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Sermon for July 6, 2014

Romans 7:14-25a (4th Sunday of Pentecost, Proper 9—Series A)

“Saint and Sinner”

Lutheran Church of Our Redeemer, Enfield CT

July 6, 2014

In the name of the Father and of the  Son and of the Holy Spirit.  Amen.

Our text is the Epistle lesson recorded in Romans 7:

For we know that the law is spiritual, but I am of the flesh, sold under sin. 15 For I do not understand my own actions. For I do not do what I want, but I do the very thing I hate. 16 Now if I do what I do not want, I agree with the law, that it is good. 17 So now it is no longer I who do it, but sin that dwells within me. 18 For I know that nothing good dwells in me, that is, in my flesh. For I have the desire to do what is right, but not the ability to carry it out. 19 For I do not do the good I want, but the evil I do not want is what I keep on doing. 20 Now if I do what I do not want, it is no longer I who do it, but sin that dwells within me. 21 So I find it to be a law that when I want to do right, evil lies close at hand. 22 For I delight in the law of God, in my inner being, 23 but I see in my members another law waging war against the law of my mind and making me captive to the law of sin that dwells in my members. 24 Wretched man that I am! Who will deliver me from this body of death? 25 Thanks be to God through Jesus Christ our Lord!

 

             For Memorial Day this year we took a family trip to Minute Man National Park at Lexington and Concord.  It was quite an experience witnessing the places where the first Americans died in what became the War for Independence.  Over a year before the events “in Congress July 4, 1776,” American’s were standing at Concord’s North Bridge when the “shot heard ‘round the world” rang out.  Since that trip I’ve been doing some reading about those events and the early days of the American Revolution.  Currently, I’m into Nathaniel Philbrick’s Bunker Hill, having just finished Paul Revere’s Ride by David Fischer.  It was interesting from Fischer’s book to get a truly New England perspective on the attitudes leading up to the Revolution.  “Their idea of liberty was both a corporate and an individual possession.  It had a double meaning in New England. . . .  It referred not only to the autonomy of each person’s rights, but also to the integrity of the group, and especially to the responsibility of a people to regulate their own affairs.”  Fischer commented, “We remember the individual rights and forget the collective responsibilities.”

            What about our responsibilities to God?  We do have them in God’s Law.  Paul begins our text today by describing the Law as spiritual.  The “thou shalts” and the “thou shalt nots” of God’s commandments are a Spirit-filled, holy entity that God intended for life.  We read in Deuteronomy 30:16, “If you obey the commandments of the Lord your God that I command you today, by loving the Lord your God, by walking in his ways, and by keeping his commandments and his statutes and his rules, then you shall live and multiply, and the Lord your God will bless you in the land that you are entering to take possession of it.”  God’s Law, our responsibilities to Him, is not, in and of itself, a negative or something evil.  Romans 7:12, “So the law is holy, and the commandment is holy and righteous and good.”  But due to our fallen flesh, sin is able to use the Law’s commands for its own fatal ends.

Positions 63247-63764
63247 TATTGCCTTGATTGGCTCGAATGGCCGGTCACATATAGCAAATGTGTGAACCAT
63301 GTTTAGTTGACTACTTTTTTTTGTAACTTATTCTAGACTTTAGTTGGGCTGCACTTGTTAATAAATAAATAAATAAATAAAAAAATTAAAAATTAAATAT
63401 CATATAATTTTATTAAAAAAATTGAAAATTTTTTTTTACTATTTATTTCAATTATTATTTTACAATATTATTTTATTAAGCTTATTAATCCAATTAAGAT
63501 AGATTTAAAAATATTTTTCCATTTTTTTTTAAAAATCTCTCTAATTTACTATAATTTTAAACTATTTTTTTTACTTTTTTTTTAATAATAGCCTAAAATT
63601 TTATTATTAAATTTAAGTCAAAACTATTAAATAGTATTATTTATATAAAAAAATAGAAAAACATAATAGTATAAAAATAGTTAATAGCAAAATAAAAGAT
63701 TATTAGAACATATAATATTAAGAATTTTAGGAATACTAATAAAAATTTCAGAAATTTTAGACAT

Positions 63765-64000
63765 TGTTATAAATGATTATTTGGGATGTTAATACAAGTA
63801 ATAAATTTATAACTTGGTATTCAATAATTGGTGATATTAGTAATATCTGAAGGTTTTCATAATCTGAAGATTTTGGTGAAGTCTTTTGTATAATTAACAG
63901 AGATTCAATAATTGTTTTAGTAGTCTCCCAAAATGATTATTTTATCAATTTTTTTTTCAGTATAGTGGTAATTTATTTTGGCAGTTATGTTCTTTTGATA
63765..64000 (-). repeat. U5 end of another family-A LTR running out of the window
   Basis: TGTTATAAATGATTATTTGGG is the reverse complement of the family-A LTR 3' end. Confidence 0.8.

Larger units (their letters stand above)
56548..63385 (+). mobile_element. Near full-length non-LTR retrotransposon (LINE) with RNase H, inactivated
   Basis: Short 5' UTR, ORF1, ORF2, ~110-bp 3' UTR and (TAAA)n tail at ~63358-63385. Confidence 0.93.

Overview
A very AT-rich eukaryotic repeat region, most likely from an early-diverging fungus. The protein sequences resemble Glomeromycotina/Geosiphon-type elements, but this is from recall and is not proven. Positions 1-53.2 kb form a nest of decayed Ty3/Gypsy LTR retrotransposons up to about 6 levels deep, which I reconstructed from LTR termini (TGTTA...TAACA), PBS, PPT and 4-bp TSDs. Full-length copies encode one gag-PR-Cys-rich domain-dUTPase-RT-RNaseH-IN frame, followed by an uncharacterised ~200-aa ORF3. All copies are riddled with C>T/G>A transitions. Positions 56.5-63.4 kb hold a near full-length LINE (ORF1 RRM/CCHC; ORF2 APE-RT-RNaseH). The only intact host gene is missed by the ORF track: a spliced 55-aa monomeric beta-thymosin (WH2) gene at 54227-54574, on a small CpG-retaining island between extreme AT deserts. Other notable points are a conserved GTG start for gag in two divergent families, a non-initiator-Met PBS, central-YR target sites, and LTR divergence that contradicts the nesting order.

The “children of God, . . . are still encumbered with much weakness.” (FC, Ep IV 13)  Sin gets in the way of the believer’s desire to do and the actual doing of God’s commandments.  Yes, we are the baptized children of God in Christ Jesus.  We have been declared “not guilty” of sins.  We are completely forgiven.  But, at the same time, we are still sinners.  We do not always fear God’s wrath and so avoid every sin.  We don’t always expect only good from God in every situation.  We worry, doubt, and complain.  We have been lazy in our prayers.  We have been stubborn and disrespectful toward others.  We fail to always treat our bodies as temples of the Holy Spirit.  We fail to care for what we have.  We don’t always defend others against gossip and false accusations.  We seek to satisfy the desires and appetites of our flesh, even at the expense of the well-being of others.  Over and over again, even as the baptized children of God, we do the evil things God forbids and we fail to do the good things God asks.  You and I are engaged in a battle against the sin at work in us. 

            That means that you and I are, as Paul describes himself in our text, simul iustus et peccator, at the same time saint and sinner.  Commenting in his Lectures and Romans and Galatians, Martin Luther wrote, “The saints at the same time as they are righteous are also sinners; righteous because they believe in Christ, whose righteousness covers them and is imputed to them, but sinners because they do not fulfill the Law, are not without [the inclination to always sin], and are like sick men under the care of a physician . . . . Thus a Christian is righteous and a sinner at the same time, holy and profane, an enemy of God and a child of God.”